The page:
Also, just some friendly advice: careful study would seem to indicate that Paul changed the original gospel of Jesus in a way that Jesus would never have approved of. The point is that if you can prove that Paul is a heretic (which is not that hard to do), the only first century Christians that will count will be those non-Paulists who still observe the Sabbath day without argument.
I have to say the advice you freely offer here isn't friendly, it's outrageous and careful study demonstrates the opposite to what you suggest....Paul was a man who allowed the Holy Spirit to have complete sway in his life, and implicitly followed the teachings of His Saviour in every respect...to suggest that he changed the Gospel in a way Jesus would not have approved of is ludicrous, and to further suggest that Paul is a heretic is even more so. I don't think you will garner many here that will agree with either your advice or your personal understanding of Scripture....because they will see a different Gospel is being preached. If these observations are correct, then I do not think you will find fellowship here....however I will withhold further comment for the moment in the hope that I might have misunderstood your beliefs and your intentions.
I am a non-believer, whom your rules say is allowed to post in the outer court.
Those who join Worthy who do not claim Christ as Savior will be designated "nonbeliever'. This designation will mean that they will only be able to post in the Outer Court area. They can read every part of the Forums, but their discussions will be limited to one area.
I am not looking for fellowship, but debate.
Acts 11:1-3, 17-18
1 Now the apostles and the brethren who were throughout Judea heard that the Gentiles also had received the word of God.
2 And when Peter came up to Jerusalem, those who were circumcised took issue with him,
3 saying, "You went to uncircumcised men and ate with them."
17 "Therefore if God gave to them the same gift as He gave to us also after believing in the Lord Jesus Christ, who was I that I could stand in God's way?"
18 When they heard this, they quieted down and glorified God, saying, "Well then, God has granted to the Gentiles also the repentance that leads to life."
The gospel that YOU converted to says God wants to save everybody regardless of race (John 3:16, i.e., "whosoever").
So I ask, what gospel do you suppose these above-cited apostles and brethren converted to, that they found the salvation of Gentiles to be this completely shocking unanticipated thing, causing them to first get loud with Peter, and then needing to be "quieted down" later?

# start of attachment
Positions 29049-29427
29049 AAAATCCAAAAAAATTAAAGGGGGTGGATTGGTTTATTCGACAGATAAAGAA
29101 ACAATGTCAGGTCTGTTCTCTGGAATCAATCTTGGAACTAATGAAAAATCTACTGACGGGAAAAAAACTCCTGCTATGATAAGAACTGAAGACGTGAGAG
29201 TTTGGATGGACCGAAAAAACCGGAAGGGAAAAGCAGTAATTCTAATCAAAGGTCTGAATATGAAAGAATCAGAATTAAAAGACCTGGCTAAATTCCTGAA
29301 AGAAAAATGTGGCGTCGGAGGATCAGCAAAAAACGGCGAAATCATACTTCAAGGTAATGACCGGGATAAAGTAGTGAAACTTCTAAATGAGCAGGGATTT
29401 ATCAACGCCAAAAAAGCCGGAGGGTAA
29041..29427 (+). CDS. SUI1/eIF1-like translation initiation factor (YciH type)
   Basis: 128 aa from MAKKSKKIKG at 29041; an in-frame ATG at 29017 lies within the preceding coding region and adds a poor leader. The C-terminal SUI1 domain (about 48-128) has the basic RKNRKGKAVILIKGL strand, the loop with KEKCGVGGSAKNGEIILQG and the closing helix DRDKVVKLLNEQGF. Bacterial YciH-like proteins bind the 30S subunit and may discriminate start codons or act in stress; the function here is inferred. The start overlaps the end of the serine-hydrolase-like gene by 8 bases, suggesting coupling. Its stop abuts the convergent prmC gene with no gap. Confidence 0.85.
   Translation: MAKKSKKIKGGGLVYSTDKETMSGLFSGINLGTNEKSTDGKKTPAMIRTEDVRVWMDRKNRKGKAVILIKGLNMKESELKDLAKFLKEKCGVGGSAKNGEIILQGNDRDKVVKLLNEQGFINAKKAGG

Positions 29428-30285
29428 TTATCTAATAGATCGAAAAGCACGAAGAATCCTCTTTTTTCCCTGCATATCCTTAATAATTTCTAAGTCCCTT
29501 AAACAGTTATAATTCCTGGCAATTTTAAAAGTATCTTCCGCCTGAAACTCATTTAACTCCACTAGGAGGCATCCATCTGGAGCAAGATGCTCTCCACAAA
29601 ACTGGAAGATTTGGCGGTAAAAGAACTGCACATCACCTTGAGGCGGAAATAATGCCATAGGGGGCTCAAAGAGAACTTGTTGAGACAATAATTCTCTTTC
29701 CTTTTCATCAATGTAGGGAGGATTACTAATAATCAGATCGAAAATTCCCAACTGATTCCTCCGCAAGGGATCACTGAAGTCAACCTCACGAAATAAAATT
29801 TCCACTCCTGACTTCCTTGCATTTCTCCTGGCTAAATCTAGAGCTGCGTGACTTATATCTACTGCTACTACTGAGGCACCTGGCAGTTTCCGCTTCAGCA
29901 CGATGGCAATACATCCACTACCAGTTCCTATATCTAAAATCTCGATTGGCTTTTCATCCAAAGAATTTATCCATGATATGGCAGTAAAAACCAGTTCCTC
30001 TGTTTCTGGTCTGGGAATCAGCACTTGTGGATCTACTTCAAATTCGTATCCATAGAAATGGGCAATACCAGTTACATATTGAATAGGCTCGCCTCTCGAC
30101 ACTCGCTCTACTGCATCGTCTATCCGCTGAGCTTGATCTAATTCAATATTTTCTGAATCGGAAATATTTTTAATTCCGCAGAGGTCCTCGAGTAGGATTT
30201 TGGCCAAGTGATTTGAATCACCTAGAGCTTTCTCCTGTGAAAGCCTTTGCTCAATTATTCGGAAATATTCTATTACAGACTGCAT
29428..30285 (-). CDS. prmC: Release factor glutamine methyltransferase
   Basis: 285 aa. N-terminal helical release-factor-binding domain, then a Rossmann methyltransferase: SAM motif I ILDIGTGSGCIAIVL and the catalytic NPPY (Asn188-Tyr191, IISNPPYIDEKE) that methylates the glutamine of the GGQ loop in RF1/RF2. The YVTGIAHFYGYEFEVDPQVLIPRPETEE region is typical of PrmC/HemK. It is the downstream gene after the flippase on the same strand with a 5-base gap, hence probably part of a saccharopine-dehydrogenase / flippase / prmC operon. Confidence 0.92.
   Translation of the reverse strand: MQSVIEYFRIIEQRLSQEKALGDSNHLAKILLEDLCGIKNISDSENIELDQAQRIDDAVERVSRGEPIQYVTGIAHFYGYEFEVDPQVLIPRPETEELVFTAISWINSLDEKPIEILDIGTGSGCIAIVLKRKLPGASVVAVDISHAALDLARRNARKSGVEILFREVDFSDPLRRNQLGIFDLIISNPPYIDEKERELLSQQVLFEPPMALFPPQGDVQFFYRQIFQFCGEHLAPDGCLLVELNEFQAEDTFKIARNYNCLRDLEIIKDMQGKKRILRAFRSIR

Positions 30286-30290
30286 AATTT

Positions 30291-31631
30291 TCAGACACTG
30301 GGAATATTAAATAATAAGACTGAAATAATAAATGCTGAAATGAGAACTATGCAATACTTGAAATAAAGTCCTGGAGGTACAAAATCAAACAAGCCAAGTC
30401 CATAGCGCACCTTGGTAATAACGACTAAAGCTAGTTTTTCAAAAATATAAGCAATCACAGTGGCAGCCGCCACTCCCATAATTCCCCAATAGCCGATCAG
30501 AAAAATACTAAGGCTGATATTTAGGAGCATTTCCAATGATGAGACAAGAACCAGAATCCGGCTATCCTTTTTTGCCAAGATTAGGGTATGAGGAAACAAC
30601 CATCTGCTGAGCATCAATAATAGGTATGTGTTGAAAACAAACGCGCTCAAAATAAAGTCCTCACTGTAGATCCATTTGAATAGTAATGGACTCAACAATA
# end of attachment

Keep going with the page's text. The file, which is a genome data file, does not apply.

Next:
Because Peter says "God gave to them the same gift as He gave us
", he is admitting that those to whom he is talking have received the gift that comes with believing on Christ, therefore, the "they of the circumcision" who are angry with Peter for associating with Gentiles (i.e., the "us" Peter associates himself with) are not unbelievers, they are Jewish Christians. Hence, it is Jewish Christians
who find the concept of Gentile salvation so unexpected. If the gospel they converted to is the same one you converetd to, and if by having received the gift that comes with believing on Christ, they are true converts, and if they converted under the direct physical supervision of the orignal disciples of Christ, how exactly can their opposition to Gentile salvation be explained?
11:1–2 Peter had himself been convinced of God’s inclusion of the Gen-tiles. Now his fellow Jewish-Christians in Jerusalem needed convincing. The strongest reservations seem to have been entertained by a group of especially conservative Jewish Christians whom Luke called “those of the circumcision” (v. 2, NKJV; “circumcised believers,” NIV).113 These seem to be distinguished from the apostles and wider group of Judean brethren mentioned in v. 1.114 Evidently they represented a strongly Jewish perspective and felt that any Gentile who became a Christian would have to do so by converting to Judaism and undergoing full Jewish proselyte procedure, which included circumcision. Hence they were known as the circumcision group, since they would require it of all Gentile converts.
Polhill, J. B. (2001, c1992). Vol. 26: Acts (electronic ed.). Logos Library System;
The New American Commentary (Page 265). Nashville: Broadman & Holman Publishers.
Edited by unshinbop, 24 October 2011 - 03:02 AM.